Over the past few weeks, we’ve talked about API (development interfaces) for some of the web applications that exist today (Pownce being a huge focus as they just released their full API). Everyone has been big on Pownce releasing a full API because without it, the chances of competing with Twitter were extremely small. The main reason API’s are a big deal is because they allow people to build on the web application, in many cases creating a desktop application for that web application. Twitter is a perfect example of this. There are several desktop Twitter applications that allow users to follow and post to Twitter from their desktop, without ever having to visit the Twitter website. Why build desktop applications when web applications are getting more complex and essentially becoming full-featured applications in their own right? Are desktop applications important in a Web 2.0, software as a service world? I want to look at that a little bit today.
As I mentioned above, APIs have become important in today’s web world. People want their favorites sites to publish methods for developers to utilize and interact with the site. Twitter’s API is a perfect example of allowing developers to create features that many feel Twitter might be missing.
Twitter is not really a complicated website. In fact it is simplicity at its best. You type a message that is less than 140 characters, and you click the "update" button. Clicking that button sends that message to the masses. No fuss, no muss. There is no more to Twitter than that. However, Twitter released a full-featured application programmable interface (API) that allowed developers all over the world create functionality built on top of Twitter. Take for example the desktop application Twhirl.
Twhirl is a desktop Twitter client built on Adobe’s AIR runtime. The application is pretty nifty. You install it, feed it your Twitter login information, and off you go. You will receive updates from those you are following and you can post to Twitter. All without opening a web browser. This is just one example, and its relative to the heart of what I want to focus on today.
Why, when in a world where web applications are getting so sophisticated would you want desktop applications for those same web apps? To some people it just doesn’t make sense but there is value in desktop applications.
You see, not everyone can open a web browser all the time. A lot of times it is just a bad idea to open a web browser, especially at work. But there are times when you nee to access that all important web application when you can’t open a browser. Twitter for example is home to some interesting conversations, but it is not in my best interest to have Twitter open in a web browser all day. For one thing, it can be distracting. But with Twhirl, I can monitor Twitter activity and when a comment that I feel deserves a response from me pops up, I can quickly respond and get back to my work.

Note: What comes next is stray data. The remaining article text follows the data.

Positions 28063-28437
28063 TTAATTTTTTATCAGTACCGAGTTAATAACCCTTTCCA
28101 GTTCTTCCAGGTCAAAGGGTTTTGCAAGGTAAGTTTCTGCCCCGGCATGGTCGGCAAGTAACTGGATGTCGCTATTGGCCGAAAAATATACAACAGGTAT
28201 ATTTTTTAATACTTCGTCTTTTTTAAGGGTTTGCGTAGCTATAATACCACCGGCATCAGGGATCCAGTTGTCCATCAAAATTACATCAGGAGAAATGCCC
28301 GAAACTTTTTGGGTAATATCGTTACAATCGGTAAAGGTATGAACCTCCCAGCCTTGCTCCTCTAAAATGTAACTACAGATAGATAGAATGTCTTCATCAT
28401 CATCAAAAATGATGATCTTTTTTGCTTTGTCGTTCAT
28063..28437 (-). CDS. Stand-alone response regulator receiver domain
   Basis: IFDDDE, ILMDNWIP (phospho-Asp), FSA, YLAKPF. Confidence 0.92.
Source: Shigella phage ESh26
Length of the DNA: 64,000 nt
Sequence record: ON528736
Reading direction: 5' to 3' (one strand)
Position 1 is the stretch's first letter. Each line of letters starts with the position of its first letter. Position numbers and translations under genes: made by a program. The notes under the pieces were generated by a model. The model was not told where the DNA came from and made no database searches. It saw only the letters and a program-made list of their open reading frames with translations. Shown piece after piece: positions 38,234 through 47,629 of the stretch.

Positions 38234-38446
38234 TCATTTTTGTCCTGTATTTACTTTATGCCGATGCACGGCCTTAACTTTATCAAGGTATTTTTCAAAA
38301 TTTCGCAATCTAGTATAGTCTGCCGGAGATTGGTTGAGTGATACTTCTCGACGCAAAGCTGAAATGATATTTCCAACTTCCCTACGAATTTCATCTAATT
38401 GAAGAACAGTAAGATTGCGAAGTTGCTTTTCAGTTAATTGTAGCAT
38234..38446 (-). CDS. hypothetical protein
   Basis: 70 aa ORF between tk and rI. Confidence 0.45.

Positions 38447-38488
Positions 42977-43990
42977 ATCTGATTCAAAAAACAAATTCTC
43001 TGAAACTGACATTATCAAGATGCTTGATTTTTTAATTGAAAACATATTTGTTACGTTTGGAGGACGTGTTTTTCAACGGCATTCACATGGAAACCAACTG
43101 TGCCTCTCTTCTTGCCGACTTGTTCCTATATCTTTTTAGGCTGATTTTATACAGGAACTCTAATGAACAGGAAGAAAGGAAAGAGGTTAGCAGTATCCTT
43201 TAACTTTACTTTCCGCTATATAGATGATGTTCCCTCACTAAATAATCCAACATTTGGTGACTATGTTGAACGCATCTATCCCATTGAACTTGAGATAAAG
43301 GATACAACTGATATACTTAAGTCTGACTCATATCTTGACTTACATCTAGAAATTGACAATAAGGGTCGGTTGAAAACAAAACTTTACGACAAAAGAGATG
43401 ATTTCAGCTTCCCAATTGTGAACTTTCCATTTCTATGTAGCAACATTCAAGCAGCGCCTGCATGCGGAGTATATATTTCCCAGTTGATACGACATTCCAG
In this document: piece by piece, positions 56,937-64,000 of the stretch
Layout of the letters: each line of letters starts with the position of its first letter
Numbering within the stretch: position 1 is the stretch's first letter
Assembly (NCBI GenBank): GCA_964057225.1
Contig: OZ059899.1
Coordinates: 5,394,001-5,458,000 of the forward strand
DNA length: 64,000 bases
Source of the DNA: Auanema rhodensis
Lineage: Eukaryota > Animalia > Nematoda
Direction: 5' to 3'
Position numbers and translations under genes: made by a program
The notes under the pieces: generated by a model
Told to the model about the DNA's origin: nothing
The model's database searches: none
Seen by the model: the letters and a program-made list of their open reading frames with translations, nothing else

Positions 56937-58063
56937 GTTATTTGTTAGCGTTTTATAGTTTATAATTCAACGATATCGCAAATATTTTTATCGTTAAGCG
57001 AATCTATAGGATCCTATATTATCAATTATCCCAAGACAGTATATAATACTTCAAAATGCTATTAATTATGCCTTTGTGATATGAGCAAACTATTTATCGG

That is just one example, another is the Google Gear concept that allows users to run some of the more popular Google applications "offline" and from the desktop. This is a great concept and really shows that even though the web application is really cool, you might not be able to access it at all times. Allowing an "offline" desktop application to be used is a great method to keeping people connected to their data. Google Docs offers document syncing applications so that people can bring their online applications to their computers.
The ability to interact with a website or service without having to go to the webpage is becoming increasingly important even as web applications grow in functionality and sophistication. And as a result, a value is placed on having programmable interfaces that developers can build on. This also shows that, even though web applications are offering functionality, there is still a place for desktop applications in this day and age.
Does this mean that we will never move away completely from desktop applications? Personally, I don’t see that happening any time soon. The desktop is still where a lot of stuff happens and the general (read non-geek) public does not know about web applications or even understand them in some cases. They are use to desktop applications, they won’t use Google Docs because they have Microsoft Word installed and to them it doesn’t make sense to use Google Docs because its on the web. There are still a lot of folks out there who do not like going to a website to do anything, and they really don’t like the idea of having to keep a website open to keep up with things. This is where desktop applications come in real handy and why I don’t think we’ll see the end of them any time soon.